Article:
Yellowstone’s Steamboat Geyser, the Tallest in the World, Erupted a Record 47 Times in 2019

VARIOUS Steam rises from the Steamboat Geyser in Yellowstone National Park Wyoming, United States of America 2010s
Steam rises from the Steamboat Geyser in Yellowstone National Park.Design Pics Inc / Shutterstock

It was a record-setting year for the tallest active geyser in the world. The Steamboat Geyser in Yellowstone National Park set a new milestone for eruptions after blowing out 47 times in 2019, according to the U.S. Geological Survey.

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The previous record was 33 eruptions, which was set in 2018. The record is particularly unique because Steamboat Geyser has previously gone years—even decades—without erupting at all, according to USA Today. Between 1911 and 1961, the geyser was very quiet before a period of activity in the 1980s.

There’s no clear reason for the current stretch of increased geothermal activity at Steamboat Geyser. The way geysers erupt is mostly random, although scientists told CNN that “several heavy snow years” at Yellowstone have created more meltwater, which could cause the geysers to erupt more.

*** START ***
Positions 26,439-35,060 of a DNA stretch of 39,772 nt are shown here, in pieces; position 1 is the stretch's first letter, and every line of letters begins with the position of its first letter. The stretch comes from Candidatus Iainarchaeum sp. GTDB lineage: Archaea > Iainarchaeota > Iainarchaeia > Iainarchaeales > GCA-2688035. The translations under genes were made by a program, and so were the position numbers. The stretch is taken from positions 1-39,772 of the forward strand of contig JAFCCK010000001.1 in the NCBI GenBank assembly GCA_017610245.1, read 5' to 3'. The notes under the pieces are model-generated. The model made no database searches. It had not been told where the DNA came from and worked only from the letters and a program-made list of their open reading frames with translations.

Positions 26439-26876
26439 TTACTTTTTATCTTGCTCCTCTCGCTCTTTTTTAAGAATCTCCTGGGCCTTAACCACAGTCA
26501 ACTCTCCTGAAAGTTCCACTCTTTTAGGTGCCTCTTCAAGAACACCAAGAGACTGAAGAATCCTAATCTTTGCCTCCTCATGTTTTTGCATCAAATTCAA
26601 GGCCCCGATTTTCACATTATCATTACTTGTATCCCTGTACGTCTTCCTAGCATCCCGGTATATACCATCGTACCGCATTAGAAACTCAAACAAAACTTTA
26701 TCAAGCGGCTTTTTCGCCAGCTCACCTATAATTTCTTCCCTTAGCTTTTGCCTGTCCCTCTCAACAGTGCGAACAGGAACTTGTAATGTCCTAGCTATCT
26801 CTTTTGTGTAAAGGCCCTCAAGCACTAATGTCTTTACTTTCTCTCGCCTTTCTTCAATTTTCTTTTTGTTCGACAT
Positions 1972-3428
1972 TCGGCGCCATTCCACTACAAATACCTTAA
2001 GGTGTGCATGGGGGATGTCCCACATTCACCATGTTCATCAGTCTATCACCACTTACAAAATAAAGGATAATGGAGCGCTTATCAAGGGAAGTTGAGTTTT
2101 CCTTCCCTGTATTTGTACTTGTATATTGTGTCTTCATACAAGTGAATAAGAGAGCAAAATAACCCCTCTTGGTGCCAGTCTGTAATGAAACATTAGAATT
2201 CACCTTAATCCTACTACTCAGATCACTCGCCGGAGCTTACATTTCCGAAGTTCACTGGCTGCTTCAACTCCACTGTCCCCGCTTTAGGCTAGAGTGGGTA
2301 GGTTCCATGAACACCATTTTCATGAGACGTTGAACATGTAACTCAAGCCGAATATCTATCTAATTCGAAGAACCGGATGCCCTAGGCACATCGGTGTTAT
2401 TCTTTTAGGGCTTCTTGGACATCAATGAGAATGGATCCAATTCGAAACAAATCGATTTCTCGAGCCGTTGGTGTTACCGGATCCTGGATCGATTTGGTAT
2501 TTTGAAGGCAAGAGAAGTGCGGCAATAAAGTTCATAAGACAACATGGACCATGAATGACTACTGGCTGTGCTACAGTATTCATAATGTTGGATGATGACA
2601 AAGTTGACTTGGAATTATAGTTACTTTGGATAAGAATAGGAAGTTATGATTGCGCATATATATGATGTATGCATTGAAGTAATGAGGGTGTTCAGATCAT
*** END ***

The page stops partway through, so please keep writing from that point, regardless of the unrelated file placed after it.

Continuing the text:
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“They’re mostly random and experience phases of alternating eruptive activity,” Michael Poland, the USGS scientist-in-charge at the Yellowstone Volcano Observatory, told CNN. “So while fascinating, it’s not unusual, nor cause for concern.”

Yellowstone contains about half of the world’s natural geysers, including the Ledge Geyser, the second-largest geyser in the park’s famed Norris Geyser Basin. Earlier this year, the Ledge Geyser also erupted, spouting water for the first time in three years. While the Steamboat Geyser is bigger—during major eruptions, it can shoot water 300 feet into the air—Ledge is known for being a noisy one.

“It’s really a fun one because it’s really loud,” park geologist Jeff Hungerford told the Billings Gazette earlier in 2019.

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Like Steamboat, the Ledge Geyser has gone through several active and dormant periods. According to the NPS, it erupted at regular intervals of 14 hours in the past. It went quiet from 1979 to late 1993, and then erupted every four to six days in 1994 and 1995.

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